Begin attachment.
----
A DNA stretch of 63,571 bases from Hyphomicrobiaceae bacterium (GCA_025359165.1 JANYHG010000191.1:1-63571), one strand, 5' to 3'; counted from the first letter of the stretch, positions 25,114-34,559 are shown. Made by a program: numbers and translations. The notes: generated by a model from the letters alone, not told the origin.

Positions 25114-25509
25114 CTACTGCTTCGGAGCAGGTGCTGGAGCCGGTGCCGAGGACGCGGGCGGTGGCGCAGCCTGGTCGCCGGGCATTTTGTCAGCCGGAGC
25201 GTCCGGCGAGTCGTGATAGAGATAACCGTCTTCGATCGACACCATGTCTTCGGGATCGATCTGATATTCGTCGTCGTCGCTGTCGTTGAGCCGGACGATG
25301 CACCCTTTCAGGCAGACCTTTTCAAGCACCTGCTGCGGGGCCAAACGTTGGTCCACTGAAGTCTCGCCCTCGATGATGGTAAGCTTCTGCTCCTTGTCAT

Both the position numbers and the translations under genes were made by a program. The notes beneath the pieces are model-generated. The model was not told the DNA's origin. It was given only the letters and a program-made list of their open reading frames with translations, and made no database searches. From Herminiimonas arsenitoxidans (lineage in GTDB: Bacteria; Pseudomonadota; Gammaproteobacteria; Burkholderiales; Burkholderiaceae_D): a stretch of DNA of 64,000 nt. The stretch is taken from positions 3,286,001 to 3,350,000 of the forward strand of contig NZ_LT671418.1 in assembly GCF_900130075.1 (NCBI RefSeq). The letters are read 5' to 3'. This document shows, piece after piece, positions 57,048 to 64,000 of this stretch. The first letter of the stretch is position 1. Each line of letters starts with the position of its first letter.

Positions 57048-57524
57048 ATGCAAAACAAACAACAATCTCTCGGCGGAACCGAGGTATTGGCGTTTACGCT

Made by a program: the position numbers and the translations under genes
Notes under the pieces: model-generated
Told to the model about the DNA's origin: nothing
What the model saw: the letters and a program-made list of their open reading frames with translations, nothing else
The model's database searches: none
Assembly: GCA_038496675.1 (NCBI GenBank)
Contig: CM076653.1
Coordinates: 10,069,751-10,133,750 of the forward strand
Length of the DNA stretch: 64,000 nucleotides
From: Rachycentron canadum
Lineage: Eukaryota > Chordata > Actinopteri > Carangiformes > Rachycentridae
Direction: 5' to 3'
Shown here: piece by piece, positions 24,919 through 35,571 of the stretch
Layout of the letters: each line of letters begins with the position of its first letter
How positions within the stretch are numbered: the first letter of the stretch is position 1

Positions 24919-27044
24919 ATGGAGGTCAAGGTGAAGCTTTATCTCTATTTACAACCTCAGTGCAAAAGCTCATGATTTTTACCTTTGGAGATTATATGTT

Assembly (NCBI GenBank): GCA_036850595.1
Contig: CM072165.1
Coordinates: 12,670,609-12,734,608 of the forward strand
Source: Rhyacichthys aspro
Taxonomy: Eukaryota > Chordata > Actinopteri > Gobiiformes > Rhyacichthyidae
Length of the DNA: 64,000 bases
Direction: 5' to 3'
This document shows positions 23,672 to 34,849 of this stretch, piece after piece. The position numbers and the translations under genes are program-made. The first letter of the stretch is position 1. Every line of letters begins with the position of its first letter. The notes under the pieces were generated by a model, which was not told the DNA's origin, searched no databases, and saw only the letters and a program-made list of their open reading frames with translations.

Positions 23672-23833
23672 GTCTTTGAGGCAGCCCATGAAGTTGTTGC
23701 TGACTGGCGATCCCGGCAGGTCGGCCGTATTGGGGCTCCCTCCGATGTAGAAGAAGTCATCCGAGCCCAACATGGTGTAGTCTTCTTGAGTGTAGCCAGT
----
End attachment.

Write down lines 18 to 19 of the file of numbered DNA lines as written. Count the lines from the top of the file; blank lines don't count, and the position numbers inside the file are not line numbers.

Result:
From: Rachycentron canadum
Lineage: Eukaryota > Chordata > Actinopteri > Carangiformes > Rachycentridae